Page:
- Press Release
- Jan 31, 2023
LISA Gravitational-Wave Observatory Selected as ESA L3 Mission
In a meeting on 20 June 2017 ESA’s Science Programme Committee selected the space-based gravitational-wave detector “Laser Interferometer Space Antenna” (LISA) for ESA’s third large (L3) mission in the “Cosmic Vision” plan. LISA will consist of three spacecraft separated by millions of kilometers. They will precisely monitor their relative distance changes with lasers to detect gravitational waves in space. Researchers at the Max Planck Institute for Gravitational Physics Hannover and the Institut für Gravitationsphysik at Leibniz Universität Hannover are leading members of the international LISA consortium. LISA will complement ground-based gravitational-wave detectors by observing these space-time ripples at low frequencies, which are emitted by, e.g., merging supermassive black holes, and binary stars. After the selection on the 20th of June, the design and costing of the mission will now be completed. It will then be proposed for “adoption” by ESA, followed by the construction of the spacecraft. The launch of the mission is expected in 2034.
“After 25 years of hard work, developing and planning our gravitational-wave detector in space, I am very pleased to witness this day which marks the birth of the LISA mission. LISA will be a unique observatory and will revolutionize our understanding of the universe,” says Karsten Danzmann, director at the Max Planck Institute for Gravitational Physics Hannover and director of the Institut für Gravitationsphysik at Leibniz Universität Hannover. “With LISA we might be able to listen to the echo of the Big Bang, and will hear the sounds of supermassive black hole pairs merging anywhere in the entire universe.”
Gravitational-Wave Observation from Space
The proposed LISA mission will detect gravitational waves in space using a trio of satellites, separated by millions of kilometers. Lasers will be employed to measure the minute changes in their relative distance induced by impinging gravitational waves.
Einstein predicted the existence of gravitational waves from his general theory of relativity. They were — 100 years after their prediction — observed for the first time by the ground-based Advanced LIGO detectors in September 2015. Two other clear detections followed. Space-borne observatories such as LISA will complement the existing ground-based detectors by measuring low-frequency gravitational waves inaccessible from Earth.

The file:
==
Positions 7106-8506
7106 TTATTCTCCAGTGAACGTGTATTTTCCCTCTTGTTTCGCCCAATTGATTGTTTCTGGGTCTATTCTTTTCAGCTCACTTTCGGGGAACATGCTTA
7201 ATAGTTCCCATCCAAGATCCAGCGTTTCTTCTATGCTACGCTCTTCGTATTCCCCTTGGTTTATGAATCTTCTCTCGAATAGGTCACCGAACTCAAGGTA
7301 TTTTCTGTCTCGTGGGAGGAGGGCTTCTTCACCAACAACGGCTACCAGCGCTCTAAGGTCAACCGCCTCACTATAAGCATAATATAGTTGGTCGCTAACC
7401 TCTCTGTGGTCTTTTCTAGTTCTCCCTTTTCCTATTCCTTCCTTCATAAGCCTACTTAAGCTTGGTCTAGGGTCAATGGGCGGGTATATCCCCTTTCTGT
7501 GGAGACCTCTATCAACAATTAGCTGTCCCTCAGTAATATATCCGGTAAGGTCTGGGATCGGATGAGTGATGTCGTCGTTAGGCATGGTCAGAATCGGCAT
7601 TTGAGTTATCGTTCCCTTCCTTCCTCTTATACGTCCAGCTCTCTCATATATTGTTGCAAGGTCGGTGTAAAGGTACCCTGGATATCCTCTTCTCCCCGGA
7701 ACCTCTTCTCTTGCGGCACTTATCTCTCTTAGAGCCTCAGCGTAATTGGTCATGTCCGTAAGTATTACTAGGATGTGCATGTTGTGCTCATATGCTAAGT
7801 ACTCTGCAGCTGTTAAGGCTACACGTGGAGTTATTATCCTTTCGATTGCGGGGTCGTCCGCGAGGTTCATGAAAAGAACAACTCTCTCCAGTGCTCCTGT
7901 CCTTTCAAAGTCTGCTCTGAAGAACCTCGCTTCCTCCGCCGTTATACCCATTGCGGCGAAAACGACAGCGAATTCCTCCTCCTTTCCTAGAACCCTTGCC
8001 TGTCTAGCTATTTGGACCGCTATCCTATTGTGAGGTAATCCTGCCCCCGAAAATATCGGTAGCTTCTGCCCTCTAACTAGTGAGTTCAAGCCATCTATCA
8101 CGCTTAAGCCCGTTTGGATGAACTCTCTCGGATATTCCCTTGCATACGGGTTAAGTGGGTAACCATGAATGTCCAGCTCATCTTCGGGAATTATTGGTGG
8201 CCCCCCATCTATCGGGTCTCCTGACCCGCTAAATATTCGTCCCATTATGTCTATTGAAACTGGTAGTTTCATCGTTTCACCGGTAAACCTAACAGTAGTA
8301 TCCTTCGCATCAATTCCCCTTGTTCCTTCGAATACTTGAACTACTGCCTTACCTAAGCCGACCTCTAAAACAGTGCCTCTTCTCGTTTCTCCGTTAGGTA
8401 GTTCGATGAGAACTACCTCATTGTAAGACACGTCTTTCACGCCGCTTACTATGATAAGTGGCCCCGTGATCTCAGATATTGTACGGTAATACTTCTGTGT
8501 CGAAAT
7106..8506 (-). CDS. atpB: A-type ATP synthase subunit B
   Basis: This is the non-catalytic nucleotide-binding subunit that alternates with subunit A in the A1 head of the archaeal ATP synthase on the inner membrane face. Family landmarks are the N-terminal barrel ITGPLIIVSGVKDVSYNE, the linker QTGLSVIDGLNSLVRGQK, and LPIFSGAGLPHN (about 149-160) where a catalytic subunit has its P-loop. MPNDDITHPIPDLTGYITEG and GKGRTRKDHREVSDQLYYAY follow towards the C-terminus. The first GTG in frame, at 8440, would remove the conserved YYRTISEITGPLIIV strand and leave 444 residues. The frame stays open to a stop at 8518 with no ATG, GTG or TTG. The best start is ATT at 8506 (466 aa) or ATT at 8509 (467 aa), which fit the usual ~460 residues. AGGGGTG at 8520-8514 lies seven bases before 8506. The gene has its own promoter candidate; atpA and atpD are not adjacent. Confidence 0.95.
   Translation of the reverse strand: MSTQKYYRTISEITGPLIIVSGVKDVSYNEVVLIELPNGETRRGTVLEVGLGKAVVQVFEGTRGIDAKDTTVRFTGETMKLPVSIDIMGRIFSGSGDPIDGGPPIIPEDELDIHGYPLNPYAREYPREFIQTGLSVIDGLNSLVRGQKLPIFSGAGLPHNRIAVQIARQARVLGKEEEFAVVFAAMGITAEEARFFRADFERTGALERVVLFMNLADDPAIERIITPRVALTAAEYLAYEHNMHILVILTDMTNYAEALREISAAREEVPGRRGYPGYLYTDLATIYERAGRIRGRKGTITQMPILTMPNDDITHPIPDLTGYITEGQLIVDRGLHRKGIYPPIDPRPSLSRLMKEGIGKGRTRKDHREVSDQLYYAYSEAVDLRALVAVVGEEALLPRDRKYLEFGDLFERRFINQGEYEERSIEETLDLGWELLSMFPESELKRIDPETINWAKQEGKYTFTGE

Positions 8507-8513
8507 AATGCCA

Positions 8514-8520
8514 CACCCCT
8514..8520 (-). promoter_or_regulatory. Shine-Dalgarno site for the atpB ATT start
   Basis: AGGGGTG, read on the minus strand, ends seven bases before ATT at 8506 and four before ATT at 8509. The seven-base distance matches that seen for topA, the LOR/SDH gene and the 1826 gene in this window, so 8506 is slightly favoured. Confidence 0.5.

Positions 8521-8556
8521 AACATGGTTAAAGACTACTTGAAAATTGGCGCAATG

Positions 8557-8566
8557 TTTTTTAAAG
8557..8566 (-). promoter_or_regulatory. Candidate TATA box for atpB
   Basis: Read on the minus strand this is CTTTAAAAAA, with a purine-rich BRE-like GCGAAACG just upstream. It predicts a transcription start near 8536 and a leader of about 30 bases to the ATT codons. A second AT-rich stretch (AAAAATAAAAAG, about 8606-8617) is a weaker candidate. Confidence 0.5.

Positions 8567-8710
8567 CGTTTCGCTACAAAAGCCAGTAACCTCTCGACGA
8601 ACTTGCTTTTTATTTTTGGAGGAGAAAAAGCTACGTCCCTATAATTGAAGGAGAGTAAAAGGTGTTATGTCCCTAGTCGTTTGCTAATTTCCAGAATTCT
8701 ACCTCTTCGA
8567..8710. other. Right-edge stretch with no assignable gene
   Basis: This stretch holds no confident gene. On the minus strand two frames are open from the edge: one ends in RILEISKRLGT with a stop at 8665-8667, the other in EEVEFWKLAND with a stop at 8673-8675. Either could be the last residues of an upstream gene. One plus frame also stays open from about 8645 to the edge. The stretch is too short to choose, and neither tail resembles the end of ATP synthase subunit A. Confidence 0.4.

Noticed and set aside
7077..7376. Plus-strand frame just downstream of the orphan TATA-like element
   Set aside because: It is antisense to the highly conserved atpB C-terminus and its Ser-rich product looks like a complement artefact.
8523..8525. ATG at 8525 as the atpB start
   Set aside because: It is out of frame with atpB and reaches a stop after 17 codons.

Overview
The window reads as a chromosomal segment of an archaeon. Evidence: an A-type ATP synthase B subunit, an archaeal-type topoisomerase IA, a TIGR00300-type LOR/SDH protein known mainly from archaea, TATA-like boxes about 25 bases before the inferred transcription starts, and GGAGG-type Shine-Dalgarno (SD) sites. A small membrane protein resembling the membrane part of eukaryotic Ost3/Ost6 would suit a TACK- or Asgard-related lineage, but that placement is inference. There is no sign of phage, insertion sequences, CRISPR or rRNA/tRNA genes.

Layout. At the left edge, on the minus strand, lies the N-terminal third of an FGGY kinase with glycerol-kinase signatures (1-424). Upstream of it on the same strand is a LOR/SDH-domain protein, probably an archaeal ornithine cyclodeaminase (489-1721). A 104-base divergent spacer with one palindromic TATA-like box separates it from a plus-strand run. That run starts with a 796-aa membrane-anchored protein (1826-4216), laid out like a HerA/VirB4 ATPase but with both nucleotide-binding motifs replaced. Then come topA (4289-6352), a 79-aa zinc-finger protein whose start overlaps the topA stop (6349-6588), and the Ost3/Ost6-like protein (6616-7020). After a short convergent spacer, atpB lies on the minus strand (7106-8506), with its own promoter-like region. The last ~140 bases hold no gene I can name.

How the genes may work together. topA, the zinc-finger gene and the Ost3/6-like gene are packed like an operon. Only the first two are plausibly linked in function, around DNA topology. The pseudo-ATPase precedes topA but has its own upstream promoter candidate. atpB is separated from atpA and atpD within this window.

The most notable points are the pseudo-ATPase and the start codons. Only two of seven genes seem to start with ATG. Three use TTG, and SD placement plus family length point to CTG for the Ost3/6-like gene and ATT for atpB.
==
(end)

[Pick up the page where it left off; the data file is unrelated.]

The signals seen by ground-based detectors have frequencies between tens of hertz and several kilohertz, but gravitational waves span a much wider spectrum. In particular, lower frequency waves are produced by events such as the mergers of supermassive black holes millions or billions times the mass of our Sun, millions of binary stars in our galaxy, or exotic events such as cosmic strings.
LISA Pathfinder Paved the Way
Detecting the gravitational waves emitted from these events at frequencies between 0.1 millihertz and 1 hertz requires measuring the distance changes between objects placed millions of kilometers apart to a picometer. This can only be achieved in space, where an observatory would also be free of the seismic, thermal, and terrestrial gravity noises that limit ground-based detectors.
LISA Pathfinder is an ESA satellite mission, designed to demonstrate key technologies needed to build LISA. It has proven those technologies beyond any doubt and has exceeded all expectations. At the end of June, after sixteen months of science operations, LISA Pathfinder will complete its mission.
Building and Launching LISA
In 2013 ESA chose the “Gravitational Universe” science theme for its L3 mission. The 20th of June selection of the LISA mission is the second step towards a gravitational-wave observatory in space. Now, the design specifications of the mission will be completed and the costs will be evaluated. Finally, the mission will be proposed for “adoption” by ESA, followed by the construction of the spacecraft. The launch of the three satellites is scheduled for 2034. The science measurements of LISA would begin about one year after launch, and the science mission (https://www.elisascience.org) is planned to last at least 4 years and could be extended to last for as long as 10 years.